63.8% of AIDS cases diagnosed between 1980 and 2003 were sexually transmitted. And since the decade of the ’90’s, most cases have occurred among heterosexuals.
In 2003, sexual relations with women were the cause of 39.6% of the cases of AIDS infection among men 13 years of age or older, compared with 16.2% of the cases among members of this group in 1992.
These data are part of the 17th edition of the AIDS Epidemiological Bulletin issued by the Ministry of Health’s National Program on Sexually Transmitted Diseases and AIDS (STD/AIDS).
The document covers the cases diagnosed throughout the country through December, 2003.
While the epidemic is spreading among heterosexuals, AIDS transmission among homosexuals has dropped sharply.
In 1992, same sex relations were responsible for 25.2% of the cases diagnosed. In 2003, this index was down to 15.9%.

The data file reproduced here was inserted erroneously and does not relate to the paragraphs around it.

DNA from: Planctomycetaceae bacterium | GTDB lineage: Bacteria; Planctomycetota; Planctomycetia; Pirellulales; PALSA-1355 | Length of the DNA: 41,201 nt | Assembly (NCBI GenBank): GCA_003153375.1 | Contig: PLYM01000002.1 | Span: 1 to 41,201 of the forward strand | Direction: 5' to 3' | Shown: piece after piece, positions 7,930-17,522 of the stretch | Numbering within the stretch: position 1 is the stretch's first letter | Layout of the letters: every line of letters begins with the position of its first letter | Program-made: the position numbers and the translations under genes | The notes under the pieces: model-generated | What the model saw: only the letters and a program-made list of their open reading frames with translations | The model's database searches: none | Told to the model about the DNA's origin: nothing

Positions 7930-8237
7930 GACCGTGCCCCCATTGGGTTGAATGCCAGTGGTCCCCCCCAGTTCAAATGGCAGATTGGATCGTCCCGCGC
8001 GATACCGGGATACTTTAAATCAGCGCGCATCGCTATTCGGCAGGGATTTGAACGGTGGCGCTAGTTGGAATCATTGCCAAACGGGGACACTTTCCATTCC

The epidemiological bulletin also shows that there are flaws in the investigation of new AIDS cases. In the last five years, the percentage of cases in which the cause of contamination is unknown exceeds 20%.
Infection as a result of heterosexual relations also represents the chief cause of contamination among women 13 years of age or older.
While this form of transmission characterizes 57.8% of the cases diagnosed among men, heterosexual relations are responsible for 86.9% of the cases among women.
According to the epidemiological bulletin, heterosexual transmission has grown as the cause of contamination among women in this age group from 70.7% in 1992 to 93.5% in 2003.
In 2002, 22,295 cases of AIDS were diagnosed in Brazil, down 13.5% from the number of cases in 2001.
Among men, the most vulnerable age group is formed by the 25-49 bracket, which includes 79% of the cases of the disease among men.
For women, the largest number of cases is concentrated in the 20-49 bracket, which includes 83.4% of the AIDS cases among women.